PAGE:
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  27. Dennis Schulting (2010). Kant's Idealism: The Current Debate. In Dennis Schulting Jacco Verburgt (ed.), Kant's Idealism. Springer
    This article presents an overview of the current debate on Kant's doctrine of idealism, focussing on the metaphysical interpretations of Ameriks, Allais, Friebe, Langton, Van Cleve and Westphal, and also on Guyer's recent reassessment of Allison's latest views.
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  28.  6
    Sandra B. Rosenthal (1994). Charles Peirce's Pragmatic Pluralism. State University of New York Press.
    This work runs counter to the traditional interpretations of Peirce's philosophy by eliciting an inherent strand of pragmatic pluralism that is embedded in the very core of his thought and that weaves his various doctrines into a systematic ...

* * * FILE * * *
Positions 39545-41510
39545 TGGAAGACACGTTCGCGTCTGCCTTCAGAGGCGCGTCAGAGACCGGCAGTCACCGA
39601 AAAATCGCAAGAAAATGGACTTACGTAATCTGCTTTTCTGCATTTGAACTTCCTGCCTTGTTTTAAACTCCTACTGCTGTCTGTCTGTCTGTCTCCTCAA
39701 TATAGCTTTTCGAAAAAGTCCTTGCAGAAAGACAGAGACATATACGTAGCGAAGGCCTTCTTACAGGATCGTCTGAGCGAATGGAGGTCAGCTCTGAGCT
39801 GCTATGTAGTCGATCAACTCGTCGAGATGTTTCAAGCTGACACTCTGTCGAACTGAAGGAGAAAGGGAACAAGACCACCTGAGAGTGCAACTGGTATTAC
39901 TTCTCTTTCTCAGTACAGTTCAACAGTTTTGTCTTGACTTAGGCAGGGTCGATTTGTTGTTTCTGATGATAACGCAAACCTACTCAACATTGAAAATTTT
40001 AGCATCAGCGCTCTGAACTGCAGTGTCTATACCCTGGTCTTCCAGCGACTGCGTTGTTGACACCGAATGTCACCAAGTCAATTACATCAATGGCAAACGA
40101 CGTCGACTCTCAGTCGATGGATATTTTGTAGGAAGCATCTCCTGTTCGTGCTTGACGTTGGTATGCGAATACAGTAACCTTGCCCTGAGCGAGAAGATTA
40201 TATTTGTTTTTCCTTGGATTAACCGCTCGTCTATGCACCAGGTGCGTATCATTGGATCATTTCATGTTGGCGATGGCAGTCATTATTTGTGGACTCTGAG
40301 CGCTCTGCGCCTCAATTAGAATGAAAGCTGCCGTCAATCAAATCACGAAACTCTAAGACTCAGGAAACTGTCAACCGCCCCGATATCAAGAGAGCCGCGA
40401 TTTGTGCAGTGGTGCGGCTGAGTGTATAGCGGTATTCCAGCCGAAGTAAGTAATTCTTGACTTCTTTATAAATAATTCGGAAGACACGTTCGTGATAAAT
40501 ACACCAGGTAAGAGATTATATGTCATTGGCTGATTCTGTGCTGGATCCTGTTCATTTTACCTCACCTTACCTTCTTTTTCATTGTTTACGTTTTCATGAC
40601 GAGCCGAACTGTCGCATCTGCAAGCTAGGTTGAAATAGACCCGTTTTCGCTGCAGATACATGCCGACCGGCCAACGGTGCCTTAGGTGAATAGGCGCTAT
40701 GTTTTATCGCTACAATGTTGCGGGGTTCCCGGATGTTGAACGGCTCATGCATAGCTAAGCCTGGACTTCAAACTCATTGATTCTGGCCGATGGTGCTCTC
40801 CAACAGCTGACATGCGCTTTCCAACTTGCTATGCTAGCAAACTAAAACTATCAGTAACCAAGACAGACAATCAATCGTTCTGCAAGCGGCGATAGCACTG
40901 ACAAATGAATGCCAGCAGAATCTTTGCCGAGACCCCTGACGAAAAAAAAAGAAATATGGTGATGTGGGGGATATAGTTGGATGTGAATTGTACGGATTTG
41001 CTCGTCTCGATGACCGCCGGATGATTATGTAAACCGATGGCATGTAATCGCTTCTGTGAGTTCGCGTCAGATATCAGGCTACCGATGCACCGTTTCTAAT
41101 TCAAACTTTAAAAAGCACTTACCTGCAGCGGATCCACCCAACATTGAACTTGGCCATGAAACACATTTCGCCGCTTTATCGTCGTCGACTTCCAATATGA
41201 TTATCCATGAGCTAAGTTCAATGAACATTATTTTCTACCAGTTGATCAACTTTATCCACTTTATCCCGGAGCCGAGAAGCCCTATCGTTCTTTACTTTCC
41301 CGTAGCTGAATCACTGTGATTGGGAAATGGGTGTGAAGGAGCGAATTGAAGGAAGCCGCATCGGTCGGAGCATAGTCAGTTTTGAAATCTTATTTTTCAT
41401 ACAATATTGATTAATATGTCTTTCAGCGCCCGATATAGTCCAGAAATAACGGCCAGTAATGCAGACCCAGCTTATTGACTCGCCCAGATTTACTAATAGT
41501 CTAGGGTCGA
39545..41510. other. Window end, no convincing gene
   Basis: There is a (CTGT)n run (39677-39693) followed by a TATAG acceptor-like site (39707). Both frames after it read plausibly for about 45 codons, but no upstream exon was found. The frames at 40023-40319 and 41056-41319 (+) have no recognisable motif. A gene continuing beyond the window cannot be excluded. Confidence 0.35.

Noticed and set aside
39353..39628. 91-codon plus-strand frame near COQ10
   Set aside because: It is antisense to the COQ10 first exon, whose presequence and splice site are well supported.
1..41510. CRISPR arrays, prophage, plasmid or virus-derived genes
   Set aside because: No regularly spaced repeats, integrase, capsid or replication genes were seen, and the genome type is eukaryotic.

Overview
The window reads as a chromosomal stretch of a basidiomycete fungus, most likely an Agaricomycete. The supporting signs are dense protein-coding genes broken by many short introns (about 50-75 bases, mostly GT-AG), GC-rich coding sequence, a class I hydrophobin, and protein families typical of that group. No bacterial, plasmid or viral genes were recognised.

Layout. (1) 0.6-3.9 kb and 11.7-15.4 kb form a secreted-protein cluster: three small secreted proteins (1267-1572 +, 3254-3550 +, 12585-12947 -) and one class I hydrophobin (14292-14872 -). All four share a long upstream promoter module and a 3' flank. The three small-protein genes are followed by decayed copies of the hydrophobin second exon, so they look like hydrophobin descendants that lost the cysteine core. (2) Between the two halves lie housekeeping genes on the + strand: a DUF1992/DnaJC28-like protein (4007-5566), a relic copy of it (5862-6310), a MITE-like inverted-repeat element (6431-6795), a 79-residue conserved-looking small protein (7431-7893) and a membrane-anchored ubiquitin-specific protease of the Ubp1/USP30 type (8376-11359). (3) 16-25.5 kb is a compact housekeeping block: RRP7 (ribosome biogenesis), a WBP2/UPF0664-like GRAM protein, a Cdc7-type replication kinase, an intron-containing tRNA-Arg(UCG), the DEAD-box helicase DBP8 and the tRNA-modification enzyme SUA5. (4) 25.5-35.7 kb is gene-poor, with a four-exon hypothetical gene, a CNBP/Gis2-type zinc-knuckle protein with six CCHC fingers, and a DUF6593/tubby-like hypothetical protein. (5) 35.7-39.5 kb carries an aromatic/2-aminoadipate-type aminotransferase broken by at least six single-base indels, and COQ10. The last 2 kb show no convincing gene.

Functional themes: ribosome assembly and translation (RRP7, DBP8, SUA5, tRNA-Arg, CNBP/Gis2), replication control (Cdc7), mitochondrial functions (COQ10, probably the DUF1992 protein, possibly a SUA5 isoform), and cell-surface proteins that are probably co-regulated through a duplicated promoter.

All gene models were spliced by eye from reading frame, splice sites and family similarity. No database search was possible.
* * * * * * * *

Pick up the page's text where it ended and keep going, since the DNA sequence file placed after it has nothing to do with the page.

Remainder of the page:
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  29. Jaime Nubiola (1998). C. S. Peirce and the Hispanic Philosophy of the Twentieth Century. Transactions of the Charles S. Peirce Society 24 (1):31-49.
    A surprising fact in the historiography of the Hispanic philosophy of this century is its almost total opacity towards the American philosophy, in spite of the real affinity between the central questions of American pragmatism and the topics addressed by the most relevant Hispanic thinkers of the century: Unamuno, Ortega y Gasset, d'Ors, Vaz Ferreira. In this paper that situation is studied, paying special attention to Charles S. Peirce, his personal connections with the Hispanic world, the reception of his texts (...)
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  30.  23
    Hillary S. Webb (2013). Expanding Western Definitions of Shamanism: A Conversation with Stephan Beyer, Stanley Krippner, and Hillary S. Webb. Anthropology of Consciousness 24 (1):57-75.
    Where has the Western attraction to the study and practice of shamanic techniques brought us? Where might it take us? In what ways have our Western biases and philosophical underpinnings influenced and changed how shamanism is practiced, both in the West and in the traditional cultures out of which they emerged? Is it time to stop using the umbrella term “shamanism” to refer to such diverse cross-cultural practices? What are our responsibilities, both as researchers and as spiritual seekers? In this (...)